Screen shot 2009-10-23 at 6.48.49 PMDavid Beisel (Venrock)- There is still a lot of carnage in mobile. You have to deal with carriers, disparate devices, figure out your revenue model, and further out, deal with your burn rate. The web has an ecosystem but it is not as disparate. The bar is much higher in mobile and you have to address the gray areas. You have to determine how big is the  market opportunity and what is your role in it? There are a lot of developers in the Boston area but it’s not appropriate for VCs to invest in them. As a mobile entrepreneur you need to realize that there is more to it than just the money. What do you bring to the table? Seek VCs for their connections, they will be part of your management team. As far as valuations, both inside and outside they are lower than expected. Terms are much more stringent these days.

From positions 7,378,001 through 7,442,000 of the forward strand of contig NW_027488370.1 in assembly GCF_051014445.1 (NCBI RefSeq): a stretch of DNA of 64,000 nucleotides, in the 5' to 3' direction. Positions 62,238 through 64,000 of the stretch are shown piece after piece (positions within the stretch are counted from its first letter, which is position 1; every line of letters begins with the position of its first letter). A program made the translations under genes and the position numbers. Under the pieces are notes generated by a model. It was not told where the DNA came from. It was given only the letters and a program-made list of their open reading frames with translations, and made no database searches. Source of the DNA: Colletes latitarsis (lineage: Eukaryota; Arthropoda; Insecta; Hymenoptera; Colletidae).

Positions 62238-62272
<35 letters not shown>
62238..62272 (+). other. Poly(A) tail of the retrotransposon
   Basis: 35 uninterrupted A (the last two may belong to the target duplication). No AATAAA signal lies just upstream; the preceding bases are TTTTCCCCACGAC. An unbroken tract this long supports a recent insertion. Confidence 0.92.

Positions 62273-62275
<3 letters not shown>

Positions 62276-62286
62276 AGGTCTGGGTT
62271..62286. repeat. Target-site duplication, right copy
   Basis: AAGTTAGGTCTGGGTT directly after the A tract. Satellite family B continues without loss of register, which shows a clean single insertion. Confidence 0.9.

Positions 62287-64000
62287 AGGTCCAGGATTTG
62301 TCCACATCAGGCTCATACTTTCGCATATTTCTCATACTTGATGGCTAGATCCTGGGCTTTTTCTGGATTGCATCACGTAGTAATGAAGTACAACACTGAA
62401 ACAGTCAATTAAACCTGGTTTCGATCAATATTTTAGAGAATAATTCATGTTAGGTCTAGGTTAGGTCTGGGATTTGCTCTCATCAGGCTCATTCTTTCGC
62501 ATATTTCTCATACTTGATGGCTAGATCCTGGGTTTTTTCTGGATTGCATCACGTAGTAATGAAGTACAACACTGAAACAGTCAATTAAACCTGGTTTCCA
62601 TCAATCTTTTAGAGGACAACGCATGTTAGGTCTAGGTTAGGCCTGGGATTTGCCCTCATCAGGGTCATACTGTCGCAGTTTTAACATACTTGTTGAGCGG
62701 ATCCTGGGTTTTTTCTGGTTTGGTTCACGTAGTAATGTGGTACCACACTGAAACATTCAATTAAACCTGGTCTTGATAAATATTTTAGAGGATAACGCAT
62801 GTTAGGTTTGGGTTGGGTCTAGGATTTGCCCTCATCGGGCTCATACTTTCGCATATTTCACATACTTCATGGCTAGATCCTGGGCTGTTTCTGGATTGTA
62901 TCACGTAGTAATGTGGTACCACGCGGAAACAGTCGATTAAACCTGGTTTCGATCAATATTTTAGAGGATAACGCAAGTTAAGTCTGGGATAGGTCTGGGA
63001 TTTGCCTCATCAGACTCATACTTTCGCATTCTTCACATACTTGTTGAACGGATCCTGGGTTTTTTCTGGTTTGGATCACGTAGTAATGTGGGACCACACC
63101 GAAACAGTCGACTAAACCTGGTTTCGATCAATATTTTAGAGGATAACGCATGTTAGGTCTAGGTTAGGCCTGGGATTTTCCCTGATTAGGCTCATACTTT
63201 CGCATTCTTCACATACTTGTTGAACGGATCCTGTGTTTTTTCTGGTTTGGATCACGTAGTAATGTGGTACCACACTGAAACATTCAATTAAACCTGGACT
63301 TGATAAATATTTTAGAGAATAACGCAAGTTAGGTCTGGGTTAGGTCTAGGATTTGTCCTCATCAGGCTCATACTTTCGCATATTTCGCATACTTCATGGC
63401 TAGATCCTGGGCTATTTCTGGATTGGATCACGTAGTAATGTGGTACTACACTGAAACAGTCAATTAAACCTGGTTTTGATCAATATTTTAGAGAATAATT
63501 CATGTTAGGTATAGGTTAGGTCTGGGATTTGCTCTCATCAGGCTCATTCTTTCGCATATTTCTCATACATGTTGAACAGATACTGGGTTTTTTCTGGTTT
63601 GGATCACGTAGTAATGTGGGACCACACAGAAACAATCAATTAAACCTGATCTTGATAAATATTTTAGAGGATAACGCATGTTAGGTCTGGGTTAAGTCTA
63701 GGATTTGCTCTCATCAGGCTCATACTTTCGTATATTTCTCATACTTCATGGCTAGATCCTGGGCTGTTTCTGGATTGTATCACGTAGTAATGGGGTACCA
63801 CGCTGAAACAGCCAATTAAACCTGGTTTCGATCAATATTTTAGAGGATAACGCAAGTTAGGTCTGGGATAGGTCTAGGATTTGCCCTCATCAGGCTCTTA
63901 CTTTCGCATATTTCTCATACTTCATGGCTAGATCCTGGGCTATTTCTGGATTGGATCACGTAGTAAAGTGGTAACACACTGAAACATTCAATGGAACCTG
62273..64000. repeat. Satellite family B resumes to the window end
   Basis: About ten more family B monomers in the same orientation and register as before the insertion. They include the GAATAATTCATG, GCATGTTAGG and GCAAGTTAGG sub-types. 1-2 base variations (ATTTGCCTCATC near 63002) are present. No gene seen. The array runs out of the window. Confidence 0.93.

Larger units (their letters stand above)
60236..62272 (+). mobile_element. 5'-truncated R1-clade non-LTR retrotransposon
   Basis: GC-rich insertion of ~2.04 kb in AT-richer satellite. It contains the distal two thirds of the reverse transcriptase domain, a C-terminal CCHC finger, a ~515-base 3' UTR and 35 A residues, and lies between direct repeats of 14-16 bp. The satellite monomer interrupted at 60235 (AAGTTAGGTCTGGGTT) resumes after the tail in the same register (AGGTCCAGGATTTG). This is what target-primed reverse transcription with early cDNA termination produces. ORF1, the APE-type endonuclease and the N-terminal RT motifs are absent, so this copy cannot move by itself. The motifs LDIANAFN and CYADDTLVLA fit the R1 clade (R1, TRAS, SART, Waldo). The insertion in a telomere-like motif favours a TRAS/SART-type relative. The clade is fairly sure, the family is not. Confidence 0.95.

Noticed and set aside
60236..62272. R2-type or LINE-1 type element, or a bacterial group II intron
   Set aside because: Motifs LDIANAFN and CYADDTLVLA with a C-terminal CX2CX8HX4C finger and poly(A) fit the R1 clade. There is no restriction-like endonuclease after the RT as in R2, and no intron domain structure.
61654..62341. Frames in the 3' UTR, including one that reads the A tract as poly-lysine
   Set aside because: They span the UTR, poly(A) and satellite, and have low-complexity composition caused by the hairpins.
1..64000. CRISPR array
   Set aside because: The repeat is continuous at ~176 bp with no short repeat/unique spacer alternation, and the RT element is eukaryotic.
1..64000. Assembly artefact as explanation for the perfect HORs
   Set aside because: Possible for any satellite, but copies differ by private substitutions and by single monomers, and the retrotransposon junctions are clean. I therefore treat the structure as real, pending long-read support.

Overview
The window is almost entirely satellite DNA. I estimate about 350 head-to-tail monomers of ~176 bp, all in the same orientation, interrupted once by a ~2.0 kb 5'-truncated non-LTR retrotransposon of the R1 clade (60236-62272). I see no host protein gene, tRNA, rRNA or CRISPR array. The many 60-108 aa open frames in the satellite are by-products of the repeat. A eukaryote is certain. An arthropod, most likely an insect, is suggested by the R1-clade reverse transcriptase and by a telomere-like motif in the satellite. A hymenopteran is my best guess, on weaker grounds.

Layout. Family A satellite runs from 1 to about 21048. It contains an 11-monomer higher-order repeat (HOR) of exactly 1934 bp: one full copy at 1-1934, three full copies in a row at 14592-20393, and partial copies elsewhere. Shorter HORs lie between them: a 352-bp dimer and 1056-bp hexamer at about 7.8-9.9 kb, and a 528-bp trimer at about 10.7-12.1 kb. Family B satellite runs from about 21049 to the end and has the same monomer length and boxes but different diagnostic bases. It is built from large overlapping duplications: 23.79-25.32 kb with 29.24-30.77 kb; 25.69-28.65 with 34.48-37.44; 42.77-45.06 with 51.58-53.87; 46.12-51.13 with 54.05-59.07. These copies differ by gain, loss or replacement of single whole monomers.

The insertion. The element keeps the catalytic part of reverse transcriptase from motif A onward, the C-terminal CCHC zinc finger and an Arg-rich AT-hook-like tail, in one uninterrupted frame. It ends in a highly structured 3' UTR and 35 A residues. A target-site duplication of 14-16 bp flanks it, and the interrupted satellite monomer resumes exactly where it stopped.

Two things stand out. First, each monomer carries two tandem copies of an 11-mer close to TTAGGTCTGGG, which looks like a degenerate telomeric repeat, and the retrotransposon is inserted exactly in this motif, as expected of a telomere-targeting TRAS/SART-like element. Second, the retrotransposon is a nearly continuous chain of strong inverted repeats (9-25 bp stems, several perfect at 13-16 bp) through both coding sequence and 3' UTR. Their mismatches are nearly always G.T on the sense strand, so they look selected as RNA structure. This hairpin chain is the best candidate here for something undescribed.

RG- Yes, in mobile there are now five major ecosystem platforms— Symbian, iPhone, Android, Windows Mobile, BlackBerry, each with their own app store, and to a lesser degree there is still Palm. Couple that with four major carriers— Verizon Wireless, AT&T, Sprint, and T-Mobile, and a host of lesser carriers, and you have a degree of complexity that is not there on the web. Startups needs to find expertise within their investors. VCs who invest and step back are not the kind of resources you need these days. You need VCs who will roll up their sleeves, take an active role in your company, and you need to give up some ownership for this.